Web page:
17. By April, more plants are emerging. Flowering for the Rein orchids is still three months away.

18. A Coast Piperia blooms among wildflowers, moss, and last year’s sloughed off Madrone bark and leaves.

19. Wildflower seeds blew onto this Flat-spurred Rein orchid near Mt. Erie.

20. The flowers fade in late July as the ovaries swell and harden into seed pods.

21. An elegant Coast Piperia specimen in full flower.

22. A wildflower bonanza right next to a trail high up on Sugarloaf, part of the Anacortes Community Forest Lands. Nodding onions (Allium cernuum) surround this Coast Piperia Rein orchid.



  1. Orchids are fascinating flowers as you say. I actually used to raise them several years ago. Did you know that vanilla was an orchid? These small ones you show are really fascinating.

    Liked by 1 person

    • Thanks, Howard. I knew about vanilla…and when we were in Leiden, Netherlands last year, we visited Leiden University, a very old and prestigious school. They have a great botanic garden and many conservatory houses filled with different orchids – it’s one of their major study areas. Few were blooming when we were there but it was still cool just to see so many specimens. Raising them is quite an art!


  2. In Texas we have rain lilies, while you have Rein orchids. It’s clear that nothing has reined in your enthusiasm for them.
    The leaning of the orchids in #3 is echoed by the diagonal plants faintly visible in the background.
    The unexpected pink in the last picture is a welcome bonus.
    #19 exemplifies nature’s prodigality: so often seeds are wasted by landing on the wrong kind of plant, doing neither one any good. In “Elegy Written in a Country Churchyard, Thomas Gray expressed a similar idea: “Full many a flow’r is born to blush unseen, / And waste its sweetness on the desert air.” He went on to apply the concept to people, too, mentioning “Some mute inglorious Milton.” And back to your subject, how about that orchid wearing a madrone leaf?

    Liked by 1 person

    • Leave it to you to reign supreme when it comes to wordplay. Thanks for that! Ten years ago in central Florida, I photographed beautiful white lilies in a roadside ditch – I’m not sure if they were rain lilies.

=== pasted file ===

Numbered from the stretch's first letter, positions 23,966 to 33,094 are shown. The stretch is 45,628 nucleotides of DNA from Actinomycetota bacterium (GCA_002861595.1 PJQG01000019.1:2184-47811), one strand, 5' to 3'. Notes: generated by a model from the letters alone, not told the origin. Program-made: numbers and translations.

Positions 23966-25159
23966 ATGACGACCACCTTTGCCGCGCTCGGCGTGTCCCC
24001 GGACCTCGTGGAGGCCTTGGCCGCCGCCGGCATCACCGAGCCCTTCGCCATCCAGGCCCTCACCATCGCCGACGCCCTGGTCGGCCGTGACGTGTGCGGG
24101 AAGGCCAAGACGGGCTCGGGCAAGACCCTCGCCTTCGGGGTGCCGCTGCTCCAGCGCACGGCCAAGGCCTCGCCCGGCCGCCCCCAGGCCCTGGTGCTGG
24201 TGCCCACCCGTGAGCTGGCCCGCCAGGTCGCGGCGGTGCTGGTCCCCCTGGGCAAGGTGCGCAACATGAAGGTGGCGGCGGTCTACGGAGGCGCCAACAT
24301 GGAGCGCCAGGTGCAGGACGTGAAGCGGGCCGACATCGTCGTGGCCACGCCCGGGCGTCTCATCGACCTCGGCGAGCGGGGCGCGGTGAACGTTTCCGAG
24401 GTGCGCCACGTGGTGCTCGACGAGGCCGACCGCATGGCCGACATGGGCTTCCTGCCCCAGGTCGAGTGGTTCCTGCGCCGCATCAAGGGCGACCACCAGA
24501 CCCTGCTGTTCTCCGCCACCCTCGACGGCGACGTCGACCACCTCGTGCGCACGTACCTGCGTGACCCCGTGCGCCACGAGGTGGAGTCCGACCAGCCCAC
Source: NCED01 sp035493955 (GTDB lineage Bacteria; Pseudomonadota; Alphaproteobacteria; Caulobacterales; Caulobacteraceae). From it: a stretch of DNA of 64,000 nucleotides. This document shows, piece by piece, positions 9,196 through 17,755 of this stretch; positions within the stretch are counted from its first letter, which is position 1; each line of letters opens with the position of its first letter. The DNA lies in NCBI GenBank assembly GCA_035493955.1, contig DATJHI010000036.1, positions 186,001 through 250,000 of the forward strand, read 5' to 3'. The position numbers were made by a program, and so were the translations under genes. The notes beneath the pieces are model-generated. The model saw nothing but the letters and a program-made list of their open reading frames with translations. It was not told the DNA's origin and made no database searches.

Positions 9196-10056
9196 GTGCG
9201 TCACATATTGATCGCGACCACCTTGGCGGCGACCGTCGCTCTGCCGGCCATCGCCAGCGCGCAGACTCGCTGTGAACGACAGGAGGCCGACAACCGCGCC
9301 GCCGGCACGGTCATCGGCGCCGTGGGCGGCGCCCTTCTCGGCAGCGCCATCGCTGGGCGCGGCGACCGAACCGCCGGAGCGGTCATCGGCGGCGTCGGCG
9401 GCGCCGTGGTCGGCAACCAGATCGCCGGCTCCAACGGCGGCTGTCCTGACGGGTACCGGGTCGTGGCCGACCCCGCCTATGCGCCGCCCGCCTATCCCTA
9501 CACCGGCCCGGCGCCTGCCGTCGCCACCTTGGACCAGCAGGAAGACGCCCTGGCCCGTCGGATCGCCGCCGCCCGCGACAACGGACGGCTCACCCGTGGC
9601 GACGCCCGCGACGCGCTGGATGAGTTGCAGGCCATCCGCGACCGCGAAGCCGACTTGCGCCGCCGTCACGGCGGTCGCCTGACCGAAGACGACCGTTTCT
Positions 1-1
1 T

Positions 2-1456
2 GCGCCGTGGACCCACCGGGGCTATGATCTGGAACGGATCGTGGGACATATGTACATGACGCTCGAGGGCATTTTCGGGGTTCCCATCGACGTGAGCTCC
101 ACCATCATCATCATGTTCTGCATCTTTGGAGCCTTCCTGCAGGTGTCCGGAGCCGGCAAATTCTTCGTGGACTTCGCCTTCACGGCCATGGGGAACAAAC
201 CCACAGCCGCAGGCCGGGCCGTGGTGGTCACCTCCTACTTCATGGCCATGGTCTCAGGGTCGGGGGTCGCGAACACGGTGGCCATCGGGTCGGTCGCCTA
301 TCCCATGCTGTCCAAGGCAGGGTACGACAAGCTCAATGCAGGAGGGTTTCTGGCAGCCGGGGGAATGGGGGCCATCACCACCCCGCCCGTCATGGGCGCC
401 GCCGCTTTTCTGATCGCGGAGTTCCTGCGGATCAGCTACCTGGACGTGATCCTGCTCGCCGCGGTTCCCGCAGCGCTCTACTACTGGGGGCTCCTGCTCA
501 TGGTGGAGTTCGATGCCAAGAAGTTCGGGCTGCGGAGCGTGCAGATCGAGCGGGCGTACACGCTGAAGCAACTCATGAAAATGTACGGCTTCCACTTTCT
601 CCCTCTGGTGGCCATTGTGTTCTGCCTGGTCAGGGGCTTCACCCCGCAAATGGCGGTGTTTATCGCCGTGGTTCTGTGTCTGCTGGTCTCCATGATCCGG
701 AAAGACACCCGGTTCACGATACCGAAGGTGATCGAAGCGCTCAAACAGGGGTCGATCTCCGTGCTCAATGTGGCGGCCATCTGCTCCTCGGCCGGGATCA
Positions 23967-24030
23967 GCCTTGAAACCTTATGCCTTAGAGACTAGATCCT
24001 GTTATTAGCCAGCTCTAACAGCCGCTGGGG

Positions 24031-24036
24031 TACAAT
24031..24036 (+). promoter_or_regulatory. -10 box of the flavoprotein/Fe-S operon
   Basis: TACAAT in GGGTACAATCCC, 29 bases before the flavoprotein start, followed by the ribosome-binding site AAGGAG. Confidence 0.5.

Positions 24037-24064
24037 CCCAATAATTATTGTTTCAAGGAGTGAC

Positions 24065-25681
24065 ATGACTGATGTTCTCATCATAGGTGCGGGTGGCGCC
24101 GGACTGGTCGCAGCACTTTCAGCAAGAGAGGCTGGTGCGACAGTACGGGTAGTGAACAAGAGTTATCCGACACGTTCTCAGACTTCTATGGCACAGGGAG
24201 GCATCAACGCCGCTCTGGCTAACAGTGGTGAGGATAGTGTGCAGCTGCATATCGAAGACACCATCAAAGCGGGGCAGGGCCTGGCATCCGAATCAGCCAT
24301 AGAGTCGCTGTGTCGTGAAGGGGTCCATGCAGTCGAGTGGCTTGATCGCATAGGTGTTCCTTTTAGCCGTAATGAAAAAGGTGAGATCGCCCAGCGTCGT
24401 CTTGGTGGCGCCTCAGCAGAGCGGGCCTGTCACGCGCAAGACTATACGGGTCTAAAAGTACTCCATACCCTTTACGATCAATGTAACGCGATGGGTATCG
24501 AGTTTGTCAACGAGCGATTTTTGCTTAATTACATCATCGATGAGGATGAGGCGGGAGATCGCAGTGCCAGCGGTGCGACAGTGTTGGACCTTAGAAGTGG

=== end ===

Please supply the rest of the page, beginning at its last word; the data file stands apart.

I love that you made the connection between the information about seeds and the seeds blown onto that orchid. I had the same thought – those ones won’t germinate. But maybe by now, they’ve reached the ground.
      Maybe the orchid with the Madrone leaf saved that particular leaf from an obscure death. πŸ˜‰ Have a good weekend, Steve!


  3. Wow these are amazing photos Lynn and Rein orchids wait patiently…I live your mindful approach…and your narrative always educative…thanks for sharing your teachings πŸ€“β˜ΊοΈ looking forward to see what you share next πŸ’š hugs Hedy πŸ€“πŸ€—

    Liked by 1 person

  4. This has the elements of a Master’s thesis, Lynn. I always look forward to your detailed, informative, and well-researched posts, and this one is exceptional. BTW, the German word “rein” means “pure.”

    Liked by 2 people

    • It’s so funny that you said that about a Master’s thesis because as I was rewriting for the hundredth time my SO told me to stop worrying, it’s not a dissertation! πŸ™‚ I just kept finding more interesting facts and it’s important to me to try to present them in a clear, understandable way. It can be a challenge, too! And many thanks for mentioning that “rein” in German means “pure.” I’ve been wondering why they’re called rein orchids and that must be it. But look what I just found from a review of a book about these orchids from the U. of Iowa: ‘The luminously green rein orchids, so-called because of the resemblance of some of the flowers to the reins used on horses…” I prefer your idea. πŸ˜‰

      Liked by 1 person

    • There’s a beautiful one called the Lesser Butterfly orchid that grows in England – and that or its cousin, the Greater Butterfly orchid, grows in the Netherlands, too! Maybe you can search one out…and thank you, Paula.


  5. Your prodigious ability to focus just right is put to good use in #1, where the companions of the main focus create a pleasing echo. I love the simplicity of many of these photographs, beginning with #2. And I love the complexity of #s 9, 10, and 12. In #3, I like how the out-of-focus plant stems help create a radiating pattern. The desaturation in #6 makes for a very pleasing color palette. I remember how you like leaves caught by other plants; what fun that you found one for #11! You’re so daringβ€”and successfulβ€”with your out-of-focus #13. Most people, I think, would not photograph a flower β€œcontaminated” by something extraneous, as it is in #19. You, however, rightly see the wildflower seeds not as contaminations but as adornment. . . . What you say about mycorrhizal association is fascinating! And your poem is another wonder.

    Liked by 1 person